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Walsh Fellowships Seminar - Opening Statement by Professor Gerry Boyle, Director

1. Introduction A system of scholarship and university research grants for postgraduates was initiated in An Foras Taluntais (AFT) in 1959. In 1991, the Authority agreed a significant increase in the fellowships budget and in December 1995 the Fellowships Programme was restructured and formally re-launched as "The Walsh Fellowships," named in honour of the late Dr. Tom Walsh, the first Director of An Foras Talúntais.

1. Introduction

A system of scholarship and university research grants for postgraduates was initiated in An Foras Taluntais (AFT) in 1959. In 1991, the Authority agreed a significant increase in the fellowships budget and in December 1995 the Fellowships Programme was restructured and formally re-launched as "The Walsh Fellowships," named in honour of the late Dr. Tom Walsh, the first Director of An Foras Talúntais.

Walsh Fellowships are available to postgraduates to work on projects relevant to the Teagasc Research Programme whilst studying for a higher degree, and may be offered in all areas of the Programme - food processing, crop and livestock production, rural environment, Agri-Food Economics and Rural Development. The Fellowships promote the professional development and training of young scientists in research in agriculture, food and related disciplines and enable them to gain experience in a working research environment. This experience equips students with skills and knowledge which can be applied across a broad spectrum of the economy.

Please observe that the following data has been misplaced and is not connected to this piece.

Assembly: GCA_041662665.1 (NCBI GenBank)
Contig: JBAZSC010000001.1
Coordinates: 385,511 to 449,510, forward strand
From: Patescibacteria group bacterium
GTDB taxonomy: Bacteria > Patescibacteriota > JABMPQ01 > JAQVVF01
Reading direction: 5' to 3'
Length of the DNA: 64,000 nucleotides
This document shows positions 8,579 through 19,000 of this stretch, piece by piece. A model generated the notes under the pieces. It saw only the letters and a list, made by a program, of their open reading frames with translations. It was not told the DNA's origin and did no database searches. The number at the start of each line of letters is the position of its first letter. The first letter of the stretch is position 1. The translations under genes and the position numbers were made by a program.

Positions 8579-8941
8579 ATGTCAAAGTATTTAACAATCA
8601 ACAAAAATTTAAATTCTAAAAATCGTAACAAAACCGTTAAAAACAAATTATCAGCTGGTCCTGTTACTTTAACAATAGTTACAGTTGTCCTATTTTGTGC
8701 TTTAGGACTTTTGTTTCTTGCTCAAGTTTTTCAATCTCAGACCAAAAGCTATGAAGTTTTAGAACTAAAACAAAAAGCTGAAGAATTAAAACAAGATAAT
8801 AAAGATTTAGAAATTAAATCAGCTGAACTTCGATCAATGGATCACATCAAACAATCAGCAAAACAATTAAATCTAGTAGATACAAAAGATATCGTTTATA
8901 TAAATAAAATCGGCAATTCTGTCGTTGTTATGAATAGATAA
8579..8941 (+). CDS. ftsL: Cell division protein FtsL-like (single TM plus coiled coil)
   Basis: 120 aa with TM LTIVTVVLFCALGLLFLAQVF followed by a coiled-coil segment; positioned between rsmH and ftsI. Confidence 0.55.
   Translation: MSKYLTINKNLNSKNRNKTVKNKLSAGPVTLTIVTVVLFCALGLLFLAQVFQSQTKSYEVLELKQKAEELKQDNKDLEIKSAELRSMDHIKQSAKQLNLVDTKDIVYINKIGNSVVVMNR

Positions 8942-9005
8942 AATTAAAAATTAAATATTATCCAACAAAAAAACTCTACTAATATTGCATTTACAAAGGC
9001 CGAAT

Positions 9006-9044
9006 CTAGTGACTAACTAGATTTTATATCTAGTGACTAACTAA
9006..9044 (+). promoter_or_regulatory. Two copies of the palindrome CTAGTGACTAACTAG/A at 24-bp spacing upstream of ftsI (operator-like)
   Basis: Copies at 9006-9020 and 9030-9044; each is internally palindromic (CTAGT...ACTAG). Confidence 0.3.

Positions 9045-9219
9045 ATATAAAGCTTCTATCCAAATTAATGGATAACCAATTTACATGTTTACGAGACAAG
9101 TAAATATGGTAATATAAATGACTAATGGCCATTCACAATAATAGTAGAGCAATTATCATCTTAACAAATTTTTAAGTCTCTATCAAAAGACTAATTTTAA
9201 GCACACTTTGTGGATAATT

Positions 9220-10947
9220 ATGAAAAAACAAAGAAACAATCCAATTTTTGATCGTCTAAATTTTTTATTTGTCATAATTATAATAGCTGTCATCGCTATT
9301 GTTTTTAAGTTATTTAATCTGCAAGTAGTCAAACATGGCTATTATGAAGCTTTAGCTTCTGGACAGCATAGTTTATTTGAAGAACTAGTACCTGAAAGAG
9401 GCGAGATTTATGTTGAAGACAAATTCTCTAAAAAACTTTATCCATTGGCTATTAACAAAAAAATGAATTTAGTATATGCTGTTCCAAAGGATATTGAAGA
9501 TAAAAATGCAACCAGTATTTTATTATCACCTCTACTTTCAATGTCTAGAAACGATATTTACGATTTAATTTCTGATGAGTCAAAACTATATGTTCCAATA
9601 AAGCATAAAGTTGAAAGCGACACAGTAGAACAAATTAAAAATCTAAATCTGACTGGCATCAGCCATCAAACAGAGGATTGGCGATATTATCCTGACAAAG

2. Need for Change

Since its inception, over 1,000 postgraduate students have participated in the Programme. A number of these are now (or have been) Teagasc staff members and others are employed in the agri-food industry in Ireland and abroad.

A broad move to “professionalise” graduate research training is underway, including the setting up of Graduate Schools in the universities, combined with a move to a four-year doctoral cycle involving a much stronger taught element in the PhD. Similarly, within Teagasc, new research structures will evolve as Postdoctoral Fellowships and Principal Investigators become more established. In addition, the nature of research across much of the agri-food-life sciences has also been changing. Traditional agriculture, biological, food and even occasionally engineering disciplines are melding together and new specialties are developing. In some areas, there has been a notable trend towards larger research teams with implications for both postgraduate management and training.

Thus, the traditional image of a Walsh Fellow, chosen from the elite of Irish graduates, undertaking specialised research within a narrow technical topic is being challenged by a changing external environment in which there is far more competition for the best graduates and far greater attention to a broader training and a changing internal Teagasc environment in which the role and organisation of the Fellows’ research is also changing. In light of these changes, Teagasc recently commissioned a consultant to undertake an evaluation of the Walsh Fellowship Scheme and to make recommendations for the future funding and management of postgraduate training in the organisation. The organisation will implement these recommendations with a view to ensuring the long-term development of the Scheme and ensuring it continues to operate as a premium postgraduate training programme.